UKMap_178541866Thursday 18 September 2014 marked an historic day in UK domestic politics as the people of Scotland were given a chance to vote in a referendum which would have seen Scotland break away from the rest of the United Kingdom and become an independent country.

Scotland and England have been united under a single government since the Acts of Union in 1707 (Ireland came later, in 1801, and the province of Ulster remained after Irish independence in 1921).  In 1997, the incoming Labour government honoured their election pledge and created devolved assemblies in Scotland and Wales.  Holyrood, as the Scottish Parliament became colloquially known, was granted autonomy over what might be termed domestic matters, such as health, education and welfare, with certain tax varying powers and the ability to pass legislation.  In many ways, this did not change matters much.  Scotland had always maintained a separate legal system which has its origins in Civil Law (in contrast to the system in England and Wales, which is based on Common Law, and Northern Ireland also has its own legal system) and had also operated a different education system as well.

The principal difference was perceived to be that, after devolution, the Scottish-specific decisions would be made in a Parliament in Scotland made up only of Scottish politicians rather than by UK politicians as a whole, sitting in Westminster.  This was a seismic shift in the way that the UK would be governed and how laws would be created.  It may be hard for those in the US used to states legislatures which cede sovereignty to the US Government in certain limited matters to grasp this surrender of powers.  Independence would have meant total secession of Scotland from the UK.  A national sovereign legislature would have resulted from a Yes vote.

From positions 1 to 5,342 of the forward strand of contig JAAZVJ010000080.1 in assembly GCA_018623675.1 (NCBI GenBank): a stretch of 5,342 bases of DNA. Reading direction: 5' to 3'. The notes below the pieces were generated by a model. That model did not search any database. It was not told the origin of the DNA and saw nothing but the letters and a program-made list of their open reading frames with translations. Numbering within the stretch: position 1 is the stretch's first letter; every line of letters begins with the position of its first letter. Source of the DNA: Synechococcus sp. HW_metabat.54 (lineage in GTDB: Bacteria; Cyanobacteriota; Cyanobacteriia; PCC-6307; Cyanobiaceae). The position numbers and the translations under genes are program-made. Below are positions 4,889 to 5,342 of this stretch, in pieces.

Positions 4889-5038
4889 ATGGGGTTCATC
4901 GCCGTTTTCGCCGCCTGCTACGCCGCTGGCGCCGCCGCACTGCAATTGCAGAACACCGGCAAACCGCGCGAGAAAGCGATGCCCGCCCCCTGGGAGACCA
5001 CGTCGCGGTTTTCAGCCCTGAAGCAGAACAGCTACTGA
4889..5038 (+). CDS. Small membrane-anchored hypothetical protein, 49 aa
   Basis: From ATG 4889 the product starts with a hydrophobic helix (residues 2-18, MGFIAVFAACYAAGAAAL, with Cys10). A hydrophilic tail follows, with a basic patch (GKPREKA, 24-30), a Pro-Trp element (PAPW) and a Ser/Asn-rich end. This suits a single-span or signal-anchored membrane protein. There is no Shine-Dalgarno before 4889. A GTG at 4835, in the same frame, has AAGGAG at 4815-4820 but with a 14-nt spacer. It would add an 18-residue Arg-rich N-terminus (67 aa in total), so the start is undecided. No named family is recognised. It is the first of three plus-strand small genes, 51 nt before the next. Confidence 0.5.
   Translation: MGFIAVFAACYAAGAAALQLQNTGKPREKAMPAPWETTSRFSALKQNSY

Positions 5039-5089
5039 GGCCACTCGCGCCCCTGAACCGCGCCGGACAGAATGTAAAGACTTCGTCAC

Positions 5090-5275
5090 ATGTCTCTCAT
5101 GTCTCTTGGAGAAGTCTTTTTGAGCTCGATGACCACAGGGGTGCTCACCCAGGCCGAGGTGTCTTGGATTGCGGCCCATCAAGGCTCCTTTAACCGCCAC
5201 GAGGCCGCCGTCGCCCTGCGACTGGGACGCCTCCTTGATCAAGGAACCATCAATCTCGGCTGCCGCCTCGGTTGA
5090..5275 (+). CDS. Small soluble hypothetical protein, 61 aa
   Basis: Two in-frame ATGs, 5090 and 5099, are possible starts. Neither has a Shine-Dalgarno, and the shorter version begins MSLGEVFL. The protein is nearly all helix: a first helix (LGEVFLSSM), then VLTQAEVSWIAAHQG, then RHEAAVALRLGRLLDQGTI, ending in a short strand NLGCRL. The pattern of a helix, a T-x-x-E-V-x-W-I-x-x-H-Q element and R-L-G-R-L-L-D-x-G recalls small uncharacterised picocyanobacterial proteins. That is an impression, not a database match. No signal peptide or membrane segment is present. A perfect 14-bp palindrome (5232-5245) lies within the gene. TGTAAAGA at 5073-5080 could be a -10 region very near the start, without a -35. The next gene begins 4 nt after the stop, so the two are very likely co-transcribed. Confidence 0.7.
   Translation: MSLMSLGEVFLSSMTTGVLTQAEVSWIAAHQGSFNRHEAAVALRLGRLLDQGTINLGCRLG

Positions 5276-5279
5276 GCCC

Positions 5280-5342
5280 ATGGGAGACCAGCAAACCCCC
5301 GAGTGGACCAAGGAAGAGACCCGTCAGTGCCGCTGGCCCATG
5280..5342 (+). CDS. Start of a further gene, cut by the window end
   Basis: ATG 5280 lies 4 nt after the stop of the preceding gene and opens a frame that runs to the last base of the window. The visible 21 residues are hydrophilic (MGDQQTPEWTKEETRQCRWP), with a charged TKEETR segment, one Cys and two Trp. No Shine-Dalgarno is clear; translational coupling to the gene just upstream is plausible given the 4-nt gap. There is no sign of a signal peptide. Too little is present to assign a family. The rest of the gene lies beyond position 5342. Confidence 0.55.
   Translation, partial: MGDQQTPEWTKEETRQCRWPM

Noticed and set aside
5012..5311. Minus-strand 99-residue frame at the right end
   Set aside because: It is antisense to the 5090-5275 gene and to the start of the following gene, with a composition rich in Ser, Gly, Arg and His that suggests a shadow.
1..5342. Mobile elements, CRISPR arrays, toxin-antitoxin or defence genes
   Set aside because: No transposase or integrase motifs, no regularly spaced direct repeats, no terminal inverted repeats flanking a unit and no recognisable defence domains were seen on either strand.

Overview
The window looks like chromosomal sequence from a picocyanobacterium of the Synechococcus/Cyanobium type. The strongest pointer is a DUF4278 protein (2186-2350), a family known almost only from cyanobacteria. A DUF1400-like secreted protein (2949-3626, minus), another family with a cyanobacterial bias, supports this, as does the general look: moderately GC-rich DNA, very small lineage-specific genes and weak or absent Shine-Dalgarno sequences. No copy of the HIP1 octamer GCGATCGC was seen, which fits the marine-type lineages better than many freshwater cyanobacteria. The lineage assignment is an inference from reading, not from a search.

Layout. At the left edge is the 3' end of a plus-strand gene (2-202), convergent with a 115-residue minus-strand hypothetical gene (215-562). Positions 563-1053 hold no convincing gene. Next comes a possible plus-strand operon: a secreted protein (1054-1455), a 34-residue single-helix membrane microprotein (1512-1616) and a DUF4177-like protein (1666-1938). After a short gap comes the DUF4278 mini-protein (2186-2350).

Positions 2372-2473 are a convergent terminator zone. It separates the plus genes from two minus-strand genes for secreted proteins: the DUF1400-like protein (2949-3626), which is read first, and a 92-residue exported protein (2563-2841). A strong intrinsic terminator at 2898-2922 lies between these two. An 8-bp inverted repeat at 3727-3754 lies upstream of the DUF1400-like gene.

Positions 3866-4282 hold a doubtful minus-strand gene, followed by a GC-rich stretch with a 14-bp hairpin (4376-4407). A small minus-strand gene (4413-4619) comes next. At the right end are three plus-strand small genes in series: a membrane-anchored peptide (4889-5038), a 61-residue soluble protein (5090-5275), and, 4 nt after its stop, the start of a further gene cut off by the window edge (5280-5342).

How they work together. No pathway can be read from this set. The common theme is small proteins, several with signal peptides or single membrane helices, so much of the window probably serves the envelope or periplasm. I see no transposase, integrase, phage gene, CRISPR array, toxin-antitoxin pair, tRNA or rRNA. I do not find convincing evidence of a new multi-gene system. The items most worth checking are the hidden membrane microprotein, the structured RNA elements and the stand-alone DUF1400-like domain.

From a bankruptcy perspective, the legislative position across the UK has never been harmonised.  Personal bankruptcy in Scotland has always operated in a very different manner to the regime in the rest of the UK and Holyrood has the ability to pass legislation permitting additional changes.  Corporate bankruptcy operates largely in a similar manner across each of the three legal systems in terms of the available procedures (e.g. administration, liquidation) though Scotland has always had its own set of rules to govern these and which are distinct from the English rules.  The implication of this is that it is not always possible in UK-wide restructurings to adopt a single approach – often, different processes will need to be utilised and different law firms instructed to advise on the different legal systems.  John Verrill and I spent five years working at a firm which sought to address this by providing both English and Scots law expertise.  To put it succinctly, there is no such thing as “UK law”.

The result of the referendum was that a majority opted to remain part of the United Kingdom and thus the prospect of further divergence between English law and Scots law has diminished.  It is interesting to note that references to “UK Law” could encompass any one of three separate jurisdictions since the Welsh Assembly has limited law-making powers in Wales.  In some ways the result has raised more questions than it answered, not least the perceived democratic deficit which remains at Westminster – the ability of Scottish and Welsh Members of Parliament to vote on matters which have been devolved and do not affect their electorate but which only affect England and with no corresponding vote the other way.  The rumblings over the ten days since the result, however, suggest the issue is not settled except for the foreseeable future.